October 19th, 2017

Bye Bye Coco&Me.

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For quite some time it’s been on the cards.

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I need to round off Coco&Me and move on to pastures anew. 

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I hope you understand. 

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I always thought Coco&Me was gonna be going on forever but I’ve come to the decision that Coco&Me should remain essentially about my “baking/ market stall” era. It can not house the person that I am after the events in the past year and a half. It just doesn’t sit well.

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There is a poem by Jane Hirshfield that resonated with me. So I would like to share that with you: 

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Like Two Negative Numbers Multiplied by Rain

BY JANE HIRSHFIELD

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Lie down, you are horizontal. 

Stand up, you are not.

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I wanted my fate to be human.

Like a perfume 

that does not choose the direction it travels,

that cannot be straight or crooked, kept out or kept.

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Yes, No, Or

—a day, a life, slips through them,

taking off the third skin, 

taking off the fourth.

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And the logic of shoes becomes at last simple,

an animal question, scuffing.

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Old shoes, old roads—

the questions keep being new ones.

Like two negative numbers multiplied by rain 

into oranges and olives.

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Source: Poetry (September 2012)

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The beauty of poetry is that you can reflect your thinking to it and decipher it with own interpretation. And so I would like to use this poem as the means to describe my current thinking:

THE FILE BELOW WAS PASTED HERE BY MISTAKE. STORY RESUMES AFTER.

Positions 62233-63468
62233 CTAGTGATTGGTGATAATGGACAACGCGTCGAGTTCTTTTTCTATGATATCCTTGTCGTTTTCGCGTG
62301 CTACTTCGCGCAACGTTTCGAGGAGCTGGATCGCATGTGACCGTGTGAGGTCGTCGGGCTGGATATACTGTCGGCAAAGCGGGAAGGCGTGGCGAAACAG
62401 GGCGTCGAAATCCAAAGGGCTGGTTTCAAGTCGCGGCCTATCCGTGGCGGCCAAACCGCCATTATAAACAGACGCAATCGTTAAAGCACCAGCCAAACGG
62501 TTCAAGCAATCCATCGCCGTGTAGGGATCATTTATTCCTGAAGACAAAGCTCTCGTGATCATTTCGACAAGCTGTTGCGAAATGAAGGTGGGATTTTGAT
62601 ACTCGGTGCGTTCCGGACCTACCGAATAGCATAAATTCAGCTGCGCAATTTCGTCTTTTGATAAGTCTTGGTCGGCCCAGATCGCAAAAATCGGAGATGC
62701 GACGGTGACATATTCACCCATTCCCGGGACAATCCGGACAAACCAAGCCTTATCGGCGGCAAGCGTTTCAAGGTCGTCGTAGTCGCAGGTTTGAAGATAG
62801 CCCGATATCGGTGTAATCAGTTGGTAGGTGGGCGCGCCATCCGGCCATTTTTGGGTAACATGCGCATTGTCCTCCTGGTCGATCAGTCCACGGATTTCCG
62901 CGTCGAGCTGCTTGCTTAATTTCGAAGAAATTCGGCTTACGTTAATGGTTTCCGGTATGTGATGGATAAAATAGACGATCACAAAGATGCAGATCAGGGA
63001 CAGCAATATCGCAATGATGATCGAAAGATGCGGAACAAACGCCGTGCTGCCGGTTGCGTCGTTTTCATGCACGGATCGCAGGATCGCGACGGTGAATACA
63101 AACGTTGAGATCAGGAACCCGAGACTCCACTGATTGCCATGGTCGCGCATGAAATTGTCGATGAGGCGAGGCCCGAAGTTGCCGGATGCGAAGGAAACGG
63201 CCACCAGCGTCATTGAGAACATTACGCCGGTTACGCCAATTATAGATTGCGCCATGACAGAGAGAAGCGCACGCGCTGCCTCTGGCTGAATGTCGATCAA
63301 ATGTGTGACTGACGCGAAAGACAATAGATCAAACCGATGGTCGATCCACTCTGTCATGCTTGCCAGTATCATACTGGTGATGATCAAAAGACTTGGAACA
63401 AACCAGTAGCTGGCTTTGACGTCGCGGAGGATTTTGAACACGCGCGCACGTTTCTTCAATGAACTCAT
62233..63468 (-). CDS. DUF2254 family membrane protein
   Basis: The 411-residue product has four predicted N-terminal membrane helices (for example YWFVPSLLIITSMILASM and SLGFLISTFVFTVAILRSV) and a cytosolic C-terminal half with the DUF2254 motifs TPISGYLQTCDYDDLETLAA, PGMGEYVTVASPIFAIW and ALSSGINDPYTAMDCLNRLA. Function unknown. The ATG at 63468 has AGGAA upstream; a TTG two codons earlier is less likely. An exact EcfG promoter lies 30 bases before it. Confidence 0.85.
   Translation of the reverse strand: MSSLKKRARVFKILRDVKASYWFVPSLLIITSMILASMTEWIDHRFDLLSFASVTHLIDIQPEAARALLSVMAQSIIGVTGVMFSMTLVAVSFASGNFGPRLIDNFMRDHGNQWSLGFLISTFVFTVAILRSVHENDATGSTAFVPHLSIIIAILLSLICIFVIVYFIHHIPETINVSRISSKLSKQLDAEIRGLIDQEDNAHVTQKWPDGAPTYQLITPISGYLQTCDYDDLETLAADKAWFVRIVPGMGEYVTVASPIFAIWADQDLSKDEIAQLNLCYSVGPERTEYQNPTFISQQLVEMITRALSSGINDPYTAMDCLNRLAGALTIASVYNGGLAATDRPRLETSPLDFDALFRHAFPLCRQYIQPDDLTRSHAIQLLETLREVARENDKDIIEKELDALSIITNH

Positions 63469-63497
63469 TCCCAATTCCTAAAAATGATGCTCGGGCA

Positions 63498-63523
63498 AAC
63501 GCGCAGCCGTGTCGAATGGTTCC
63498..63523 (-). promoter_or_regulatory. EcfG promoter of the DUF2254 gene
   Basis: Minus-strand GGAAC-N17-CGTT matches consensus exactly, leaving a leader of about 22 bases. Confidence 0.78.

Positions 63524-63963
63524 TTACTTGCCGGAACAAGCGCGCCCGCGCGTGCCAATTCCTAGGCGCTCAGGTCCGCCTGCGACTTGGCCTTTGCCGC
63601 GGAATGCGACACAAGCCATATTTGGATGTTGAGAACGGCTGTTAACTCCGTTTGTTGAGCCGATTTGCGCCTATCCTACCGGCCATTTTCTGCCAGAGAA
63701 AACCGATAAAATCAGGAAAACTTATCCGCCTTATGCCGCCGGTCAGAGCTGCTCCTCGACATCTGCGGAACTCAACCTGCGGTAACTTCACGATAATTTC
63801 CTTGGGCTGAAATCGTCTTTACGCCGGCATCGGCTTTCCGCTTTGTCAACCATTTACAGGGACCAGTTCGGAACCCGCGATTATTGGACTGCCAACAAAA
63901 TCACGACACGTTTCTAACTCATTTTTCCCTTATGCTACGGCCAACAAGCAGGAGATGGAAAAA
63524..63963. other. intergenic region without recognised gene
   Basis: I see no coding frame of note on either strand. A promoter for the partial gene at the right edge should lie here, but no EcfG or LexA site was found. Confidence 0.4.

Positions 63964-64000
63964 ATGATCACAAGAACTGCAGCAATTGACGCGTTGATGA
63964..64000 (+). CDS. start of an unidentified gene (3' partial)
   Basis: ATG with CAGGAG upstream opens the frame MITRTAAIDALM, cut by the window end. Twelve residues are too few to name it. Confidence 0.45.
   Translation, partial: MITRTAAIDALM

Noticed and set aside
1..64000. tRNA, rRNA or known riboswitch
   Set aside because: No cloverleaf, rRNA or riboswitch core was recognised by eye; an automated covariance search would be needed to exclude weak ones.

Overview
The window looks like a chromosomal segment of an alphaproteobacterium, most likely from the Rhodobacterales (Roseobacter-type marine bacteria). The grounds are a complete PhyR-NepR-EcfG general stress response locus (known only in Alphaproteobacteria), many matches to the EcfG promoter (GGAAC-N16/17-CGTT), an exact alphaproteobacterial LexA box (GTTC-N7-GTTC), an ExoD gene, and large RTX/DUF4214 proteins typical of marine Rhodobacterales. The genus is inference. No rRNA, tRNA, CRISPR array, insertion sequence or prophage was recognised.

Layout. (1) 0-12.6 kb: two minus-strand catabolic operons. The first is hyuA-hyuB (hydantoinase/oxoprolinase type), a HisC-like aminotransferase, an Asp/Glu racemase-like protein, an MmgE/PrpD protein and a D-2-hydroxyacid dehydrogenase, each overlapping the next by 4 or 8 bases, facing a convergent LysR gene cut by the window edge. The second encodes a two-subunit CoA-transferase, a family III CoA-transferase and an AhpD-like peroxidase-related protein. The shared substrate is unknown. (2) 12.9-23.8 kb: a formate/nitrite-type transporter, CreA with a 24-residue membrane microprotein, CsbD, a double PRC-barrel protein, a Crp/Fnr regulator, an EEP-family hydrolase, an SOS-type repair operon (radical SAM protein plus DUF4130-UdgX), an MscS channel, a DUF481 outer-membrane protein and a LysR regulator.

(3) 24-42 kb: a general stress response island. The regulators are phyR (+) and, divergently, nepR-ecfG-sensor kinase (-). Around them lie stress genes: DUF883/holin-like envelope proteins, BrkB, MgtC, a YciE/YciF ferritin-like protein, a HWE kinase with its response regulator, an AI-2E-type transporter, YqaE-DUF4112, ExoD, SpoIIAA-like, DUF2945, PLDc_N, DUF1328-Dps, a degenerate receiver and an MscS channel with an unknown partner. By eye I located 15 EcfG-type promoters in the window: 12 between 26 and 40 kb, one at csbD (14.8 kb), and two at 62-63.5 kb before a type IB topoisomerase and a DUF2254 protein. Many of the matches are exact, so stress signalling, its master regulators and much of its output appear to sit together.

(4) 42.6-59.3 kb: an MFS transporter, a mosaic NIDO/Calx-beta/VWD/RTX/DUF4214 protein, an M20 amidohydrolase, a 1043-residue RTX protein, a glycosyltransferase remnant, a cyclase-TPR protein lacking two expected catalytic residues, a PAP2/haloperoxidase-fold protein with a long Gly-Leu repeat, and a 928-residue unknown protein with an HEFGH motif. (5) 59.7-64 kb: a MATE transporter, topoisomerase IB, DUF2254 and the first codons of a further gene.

– Is it a Yes, a No, or a Or. I’ve been toying with the idea for ages. And my decision was this. I don’t want to be housed within Coco&Me any longer, instead I want to be like a perfume which flows with free will. Because staying in the ‘old’ and ‘horizontal’ can no longer sustain and still be appropriate. And all I can think about is how to shed skin and move on to find new pasture. What I want is fruition (= happiness, contentment and re-finding myself) despite the tough time I had in the past year and a half. Because I came out of it as a slightly different but definitely a stronger person. – Just “like two negative numbers multiplied by rain (turns) into oranges and olives”. 

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Dear Coco&Me readers and supporters, it’s been an absolute pleasure to have you read my blog for so many years. The comments that you have left on here are my treasure and I will cherish it forever. Thank you so much from the bottom of my heart.

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So what is next?

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Well, I am totally excited to tell you that I have created a new blog to document my next chapter in life. 

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It is called ‘The basics of happy living’ and you can find it at www.basicsofhappyliving.com

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I very much hope to see you over there! 

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OVER AND OUT! 

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With love, 

Tamami Haga

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Thursday 19th October, 2017

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October 2nd, 2017

New beginning of something.

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“New beginning of something.”

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Haha, what a vague title that is, but this exact wording is how I feel right now.